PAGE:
Last week, crude oil prices posted their biggest one-week loss in nearly two years thanks to an apparent breakthrough in peace talks between Russia and Ukraine. First-month US WTI crude (CL1:COM) plunged 12.8% to $99.27/bbl and while Brent (CO1:COM) fell 11.1% to $104.39/bbl , the largest weekly percentage declines for both benchmarks since late April 2020.
There was no shortage of bearish news for the oil markets.
Earlier, European countries backed off from threats to sanction Russian oil after Russia promised to scale back military operations in northern Ukraine. The promise raised hopes that the war in Ukraine might finally begin to deescalate.
Russia could still be lining up for new sanctions, however: the flow of ‘Blood money’ to Russia must stop, Kyiv mayor says as the West prepares new sanctions against Moscow after dead civilians are found on the streets of a Ukrainian town seized from Russian invaders. Since Russian forces withdrew from northern Ukraine, turning their assault south and east, dark images of the city of Bucha near kyiv, including a mass grave and tied up bodies of people shot at close range, sparked international outrage.
Upside risks from the disruption of Russian exports were offset by downside risks from the recession and coronavirus outbreaks in China.
Markets reacted negatively after Shanghai has extended citywide lockdowns. Lockdowns have been imposed indefinitely amid growing public anger over quarantine rules after citywide testing saw new COVID-19 cases soar to more than 13,000. China’s zero COVID strategy is likely lead to even more blockages that could drastically reduce demand for the Asian giant’s oil. China is the world’s largest importer of crudeand lower demand could help ease market stress.
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Meanwhile, rising oil prices have skidded after President Biden said on Thursday that the United States would release 180 million barrels from the Strategic Petroleum Reserve over the next six months as part of the largest release in the history of the RPD, while threatening to impose sanctions on domestic drillers. for not using federal oil permits.
The SPR’s decision “could prevent oil prices from skyrocketing above $150, and in the short term will weigh on prices. However, with the war still ongoing and Putin demanding to be paid in rubles… it’s not going to crush the price of oil“Spartan’s Peter Cardillo told the the wall street journal.
Member states of the International Energy Agency “IEA” also plan to release their own strategic oil reserves. At a press conference last Thursday, President Biden said he expected allies to release 30-50MB, in addition to the US version.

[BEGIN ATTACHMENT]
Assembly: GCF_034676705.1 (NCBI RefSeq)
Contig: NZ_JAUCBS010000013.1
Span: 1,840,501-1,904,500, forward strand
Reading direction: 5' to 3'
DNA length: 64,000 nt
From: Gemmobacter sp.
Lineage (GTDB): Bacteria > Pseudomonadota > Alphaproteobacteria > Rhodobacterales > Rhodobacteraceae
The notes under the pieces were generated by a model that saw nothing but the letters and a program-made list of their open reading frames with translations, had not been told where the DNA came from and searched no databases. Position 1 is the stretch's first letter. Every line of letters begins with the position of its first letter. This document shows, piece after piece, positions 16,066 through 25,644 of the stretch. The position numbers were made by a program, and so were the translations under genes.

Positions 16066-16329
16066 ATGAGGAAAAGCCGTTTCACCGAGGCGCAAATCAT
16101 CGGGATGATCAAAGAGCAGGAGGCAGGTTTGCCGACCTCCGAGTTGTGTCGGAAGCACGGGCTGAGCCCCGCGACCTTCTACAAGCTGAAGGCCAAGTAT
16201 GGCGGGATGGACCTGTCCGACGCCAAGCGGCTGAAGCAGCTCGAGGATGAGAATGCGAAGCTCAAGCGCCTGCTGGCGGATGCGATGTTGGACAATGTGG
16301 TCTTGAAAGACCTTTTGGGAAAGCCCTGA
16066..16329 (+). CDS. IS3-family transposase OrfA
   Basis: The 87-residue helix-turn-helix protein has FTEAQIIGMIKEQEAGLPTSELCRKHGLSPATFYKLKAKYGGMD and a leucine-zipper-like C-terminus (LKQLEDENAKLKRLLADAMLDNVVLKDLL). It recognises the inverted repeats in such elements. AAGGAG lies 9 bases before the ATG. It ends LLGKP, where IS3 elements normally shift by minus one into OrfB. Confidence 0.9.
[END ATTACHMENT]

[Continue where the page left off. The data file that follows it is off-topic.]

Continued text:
Hedge funds dumping oil
With all of these negative catalysts, it’s no surprise that the mood among oil buyers has dampened somewhat.
According to Reuters, hedge funds and other fund managers sold the equivalent of 15 million barrels in the six largest oil futures and options contracts in the week to March 29, including the liquidation of 10 million barrels of previous bullish long positions and the initiation of 6 million barrels of new bearish short positions.
That marked a sharp reversal from purchases of 16 million barrels the previous week – and could have been worse since the report came before the Biden administration announced the SPR.
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Oil fund cash flows also suggest the sector may be overbought.
After raising $1.75 billion in the past year, the SPDR Energy Select Sector Fund (NYSEARCA:XLE) posted $1.46 billion outflows in March as Russia’s war on Ukraine sheds light on energy security and also signifies a potential top for oil and gas stocks as market players take profits. In contrast, renewable energy funds to have recorded $642 million in inflows during the month from March, breaking a 3-month losing streak that saw $1.9 billion out. High and volatile oil and gas prices have made the case for renewable energy more attractive.
That said, the funds remain significantly more optimistic about the outlook for refined fuels and middle distillates rather than crude, reflecting the low levels of diesel and gas oil inventories around the world. Even in distillates, however, the uptrend stems from low inventories and the impact of the conflict on Russian exports has been tempered by concerns about economic slowdowns evident in the United States, Europe, China and the rest of Asia.
By Alex Kimani for Oilprice.com
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